It was nearly a year ago when Cal football inside linebacker Evan Weaver was flying through the air en-route to the game-winning touchdown against then-No. 15 Washington. It marked the first time Cal beat the Huskies at home since 2008, helped the Bears get into the 2018 Cheez-It Bowl and breathed life into a rivalry gone stale.
Saturday, Cal travels north to take on now-No.14 Washington under the hostile lights of Husky Stadium. Both teams earned victories against an FCS team in Week 1, asserting their dominance ahead of the first Pac-12 battle of the 2019 season.
“We know Washington is an excellent team, and it’s going to be a hell of a challenge for us. But our guys are excited for that,” said Cal head coach Justin Wilcox. “That’s why you come to Cal, to play games like this. For us, it’s going to take really good clean football.”
The Bears eased into their first game against UC Davis a week ago, falling into a 10-0 hole with three first-half turnovers. Cal rebounded late in the second quarter to take a 13-10 lead, but the rough start could have sunk the Bears had they been playing stiffer competition.
“We have to take care of the ball, we have to make great decisions with it,” Wilcox said. We have to have great ball security. We have to create some explosive plays on offense, limit the explosives on defense and play good fundamental football.”
A pair of career highs in yardage from quarterback Chase Garbers and running back Christopher Brown Jr. negated a fumble and Garbers’ interception. Garbers is hoping to get off to a fast start and channel the ghost of Jared Goff, who was the last quarterback to leave Seattle victorious after throwing for 342 yards and two touchdowns in 2015.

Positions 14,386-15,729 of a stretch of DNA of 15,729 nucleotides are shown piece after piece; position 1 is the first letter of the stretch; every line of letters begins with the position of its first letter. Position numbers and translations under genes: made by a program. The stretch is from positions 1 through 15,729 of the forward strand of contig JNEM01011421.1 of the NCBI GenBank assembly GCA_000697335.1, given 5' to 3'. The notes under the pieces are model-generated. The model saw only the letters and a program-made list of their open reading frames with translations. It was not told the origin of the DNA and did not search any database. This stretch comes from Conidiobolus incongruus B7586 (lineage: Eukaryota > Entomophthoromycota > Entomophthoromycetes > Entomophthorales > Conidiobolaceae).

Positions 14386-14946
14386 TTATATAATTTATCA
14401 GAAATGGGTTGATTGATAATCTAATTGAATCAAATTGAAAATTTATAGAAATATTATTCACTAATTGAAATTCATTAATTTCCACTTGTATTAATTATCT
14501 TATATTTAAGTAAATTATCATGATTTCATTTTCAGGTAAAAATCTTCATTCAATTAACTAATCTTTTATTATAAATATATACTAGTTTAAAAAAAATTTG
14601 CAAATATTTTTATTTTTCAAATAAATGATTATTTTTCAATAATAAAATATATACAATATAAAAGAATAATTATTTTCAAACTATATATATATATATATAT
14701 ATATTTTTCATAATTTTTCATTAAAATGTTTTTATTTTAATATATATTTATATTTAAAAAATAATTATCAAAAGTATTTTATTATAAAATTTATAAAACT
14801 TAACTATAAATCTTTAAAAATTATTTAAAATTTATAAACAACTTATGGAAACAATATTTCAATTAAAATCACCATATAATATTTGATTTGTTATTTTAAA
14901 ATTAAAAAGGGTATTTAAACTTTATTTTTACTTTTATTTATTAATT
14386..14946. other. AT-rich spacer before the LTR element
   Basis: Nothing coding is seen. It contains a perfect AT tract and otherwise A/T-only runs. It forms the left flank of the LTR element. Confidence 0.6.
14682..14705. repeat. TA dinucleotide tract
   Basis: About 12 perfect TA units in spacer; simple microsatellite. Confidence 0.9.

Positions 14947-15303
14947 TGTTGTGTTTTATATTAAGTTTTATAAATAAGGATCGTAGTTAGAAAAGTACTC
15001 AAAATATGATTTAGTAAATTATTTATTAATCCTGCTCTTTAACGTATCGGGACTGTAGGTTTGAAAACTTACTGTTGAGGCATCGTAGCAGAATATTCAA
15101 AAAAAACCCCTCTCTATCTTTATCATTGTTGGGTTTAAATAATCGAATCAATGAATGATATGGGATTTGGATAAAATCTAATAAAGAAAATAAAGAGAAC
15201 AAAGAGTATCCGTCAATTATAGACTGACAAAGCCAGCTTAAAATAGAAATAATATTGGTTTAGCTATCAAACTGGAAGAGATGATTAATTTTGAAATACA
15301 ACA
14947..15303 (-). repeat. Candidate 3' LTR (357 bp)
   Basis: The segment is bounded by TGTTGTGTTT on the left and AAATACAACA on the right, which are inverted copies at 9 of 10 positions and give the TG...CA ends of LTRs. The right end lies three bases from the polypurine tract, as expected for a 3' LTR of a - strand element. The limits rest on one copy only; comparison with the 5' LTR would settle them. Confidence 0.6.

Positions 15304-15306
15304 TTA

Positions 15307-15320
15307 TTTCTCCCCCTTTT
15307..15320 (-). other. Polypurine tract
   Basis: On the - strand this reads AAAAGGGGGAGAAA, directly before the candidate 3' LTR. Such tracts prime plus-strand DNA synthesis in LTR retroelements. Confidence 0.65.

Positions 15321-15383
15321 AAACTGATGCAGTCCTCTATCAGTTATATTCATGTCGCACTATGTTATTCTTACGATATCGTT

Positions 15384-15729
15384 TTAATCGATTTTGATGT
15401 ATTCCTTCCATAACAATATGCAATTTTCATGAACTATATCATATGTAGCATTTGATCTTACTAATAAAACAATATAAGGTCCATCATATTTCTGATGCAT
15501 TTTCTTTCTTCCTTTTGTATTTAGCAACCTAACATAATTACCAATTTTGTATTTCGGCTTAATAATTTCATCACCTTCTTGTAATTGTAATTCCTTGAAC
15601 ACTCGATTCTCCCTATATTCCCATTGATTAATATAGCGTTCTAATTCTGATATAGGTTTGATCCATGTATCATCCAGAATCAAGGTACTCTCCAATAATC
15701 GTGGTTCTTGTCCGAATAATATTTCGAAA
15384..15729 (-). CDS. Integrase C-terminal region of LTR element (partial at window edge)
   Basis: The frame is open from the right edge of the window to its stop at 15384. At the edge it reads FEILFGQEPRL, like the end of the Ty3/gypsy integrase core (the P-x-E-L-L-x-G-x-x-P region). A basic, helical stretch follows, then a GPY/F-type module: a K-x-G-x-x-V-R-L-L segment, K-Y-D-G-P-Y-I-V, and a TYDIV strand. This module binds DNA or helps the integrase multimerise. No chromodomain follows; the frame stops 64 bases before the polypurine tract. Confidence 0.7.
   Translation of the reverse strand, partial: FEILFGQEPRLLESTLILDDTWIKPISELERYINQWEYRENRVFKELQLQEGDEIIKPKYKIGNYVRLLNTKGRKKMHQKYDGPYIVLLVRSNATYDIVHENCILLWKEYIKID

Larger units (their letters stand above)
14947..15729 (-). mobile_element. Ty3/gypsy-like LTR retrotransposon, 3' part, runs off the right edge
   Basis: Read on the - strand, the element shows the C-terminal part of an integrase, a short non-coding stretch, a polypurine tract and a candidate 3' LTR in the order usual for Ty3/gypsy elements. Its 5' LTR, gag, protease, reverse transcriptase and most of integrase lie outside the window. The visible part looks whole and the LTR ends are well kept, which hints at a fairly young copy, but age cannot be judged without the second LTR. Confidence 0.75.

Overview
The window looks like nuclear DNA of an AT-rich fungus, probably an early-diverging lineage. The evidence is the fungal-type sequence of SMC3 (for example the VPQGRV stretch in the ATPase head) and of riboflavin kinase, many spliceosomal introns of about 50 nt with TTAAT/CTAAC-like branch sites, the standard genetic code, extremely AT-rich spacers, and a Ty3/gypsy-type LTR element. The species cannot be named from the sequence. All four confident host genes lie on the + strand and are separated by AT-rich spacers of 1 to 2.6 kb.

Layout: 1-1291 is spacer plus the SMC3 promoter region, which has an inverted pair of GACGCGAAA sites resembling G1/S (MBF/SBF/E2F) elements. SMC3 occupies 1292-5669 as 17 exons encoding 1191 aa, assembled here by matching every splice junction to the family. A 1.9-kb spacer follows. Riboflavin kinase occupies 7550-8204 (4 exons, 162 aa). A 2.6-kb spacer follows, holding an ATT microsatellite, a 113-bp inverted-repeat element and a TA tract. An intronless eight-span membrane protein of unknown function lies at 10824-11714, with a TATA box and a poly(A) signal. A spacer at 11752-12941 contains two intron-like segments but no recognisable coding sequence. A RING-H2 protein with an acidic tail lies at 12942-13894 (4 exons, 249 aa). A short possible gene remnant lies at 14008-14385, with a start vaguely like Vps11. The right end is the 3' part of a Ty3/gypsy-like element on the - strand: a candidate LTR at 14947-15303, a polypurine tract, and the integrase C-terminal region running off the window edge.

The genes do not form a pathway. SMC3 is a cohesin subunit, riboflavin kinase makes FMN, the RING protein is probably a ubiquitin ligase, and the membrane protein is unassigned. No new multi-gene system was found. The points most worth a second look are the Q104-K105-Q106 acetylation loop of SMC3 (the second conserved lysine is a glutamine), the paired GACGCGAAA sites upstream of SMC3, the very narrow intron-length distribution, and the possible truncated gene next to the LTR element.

Washington, however, has historically never been kind to the Bears. Junior quarterback and star-in-the-making Jacob Eason dished the rock for 349 yards and 4 touchdowns in the Huskies’ 47-14 rout of Eastern Washington on Saturday. Its wide receiving core is loaded with talent, which will be a problem for Cal if Eason can settle into the game and get into rhythm.
The primary focus early on for the Cal defense will be to stop the Huskies’ running backs and inflict further damage in the passing game as the night wears on. Linebacker Kuony Deng cemented himself as an enemy of offense on the ground and in the air, with the speed to catch up to receivers and the strength to stop the run.
“Any mistake is magnified by the speed, its magnified by how fast the ball is going to be coming out of the quarterback’s hand,” Cal defensive coordinator Tim DeRuyter said. “If you don’t fit a run correctly, their backs can take it to the house. So we have to be spot on in everything that we do.”
Cal’s defensive backs unit knows how to be spot on, but the Huskies’ young secondary still has some questions entering their second game. They gave up 21 completions and over 200 yards passing Saturday, which could lead to some big breaks for Garbers, who was responsible for three 30-plus yard completions against UC Davis.
In last year’s matchup, Cal did not score an offensive touchdown. To be able to match Eason’s score-happy offense, the Bears’ wide receiving corps, led by Michigan transfer Kekoa Crawford, will need to get open in the end zone for Cal to have a chance of earning back-to-back victories against Washington for the first time in 13 years.
“Nobody is going to bet on us. We are betting on ourselves,” DeRuyter said.